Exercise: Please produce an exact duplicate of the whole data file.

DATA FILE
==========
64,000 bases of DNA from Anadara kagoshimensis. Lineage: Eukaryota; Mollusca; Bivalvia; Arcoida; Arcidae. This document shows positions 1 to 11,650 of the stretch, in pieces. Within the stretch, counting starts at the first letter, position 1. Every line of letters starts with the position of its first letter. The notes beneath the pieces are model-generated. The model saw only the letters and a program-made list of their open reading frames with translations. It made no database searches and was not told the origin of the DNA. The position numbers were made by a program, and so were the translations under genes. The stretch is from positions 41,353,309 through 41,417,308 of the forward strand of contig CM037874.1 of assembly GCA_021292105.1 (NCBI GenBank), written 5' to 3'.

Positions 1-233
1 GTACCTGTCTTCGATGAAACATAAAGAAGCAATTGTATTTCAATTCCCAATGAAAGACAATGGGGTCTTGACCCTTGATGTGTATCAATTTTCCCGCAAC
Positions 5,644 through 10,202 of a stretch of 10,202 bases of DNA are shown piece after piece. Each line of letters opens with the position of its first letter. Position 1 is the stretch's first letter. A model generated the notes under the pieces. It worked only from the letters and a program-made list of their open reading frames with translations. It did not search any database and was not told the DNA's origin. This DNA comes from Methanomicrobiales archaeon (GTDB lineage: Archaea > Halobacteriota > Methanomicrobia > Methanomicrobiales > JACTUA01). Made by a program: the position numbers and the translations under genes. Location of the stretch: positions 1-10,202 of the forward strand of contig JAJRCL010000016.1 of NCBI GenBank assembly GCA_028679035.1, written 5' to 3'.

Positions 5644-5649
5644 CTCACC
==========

64,000 bases of DNA from Anadara kagoshimensis. Lineage: Eukaryota; Mollusca; Bivalvia; Arcoida; Arcidae. This document shows positions 1 to 11,650 of the stretch, in pieces. Within the stretch, counting starts at the first letter, position 1. Every line of letters starts with the position of its first letter. The notes beneath the pieces are model-generated. The model saw only the letters and a program-made list of their open reading frames with translations. It made no database searches and was not told the origin of the DNA. The position numbers were made by a program, and so were the translations under genes. The stretch is from positions 41,353,309 through 41,417,308 of the forward strand of contig CM037874.1 of assembly GCA_021292105.1 (NCBI GenBank), written 5' to 3'.

Positions 1-233
1 GTACCTGTCTTCGATGAAACATAAAGAAGCAATTGTATTTCAATTCCCAATGAAAGACAATGGGGTCTTGACCCTTGATGTGTATCAATTTTCCCGCAAC
Positions 5,644 through 10,202 of a stretch of 10,202 bases of DNA are shown piece after piece. Each line of letters opens with the position of its first letter. Position 1 is the stretch's first letter. A model generated the notes under the pieces. It worked only from the letters and a program-made list of their open reading frames with translations. It did not search any database and was not told the DNA's origin. This DNA comes from Methanomicrobiales archaeon (GTDB lineage: Archaea > Halobacteriota > Methanomicrobia > Methanomicrobiales > JACTUA01). Made by a program: the position numbers and the translations under genes. Location of the stretch: positions 1-10,202 of the forward strand of contig JAJRCL010000016.1 of NCBI GenBank assembly GCA_028679035.1, written 5' to 3'.

Positions 5644-5649
5644 CTCACC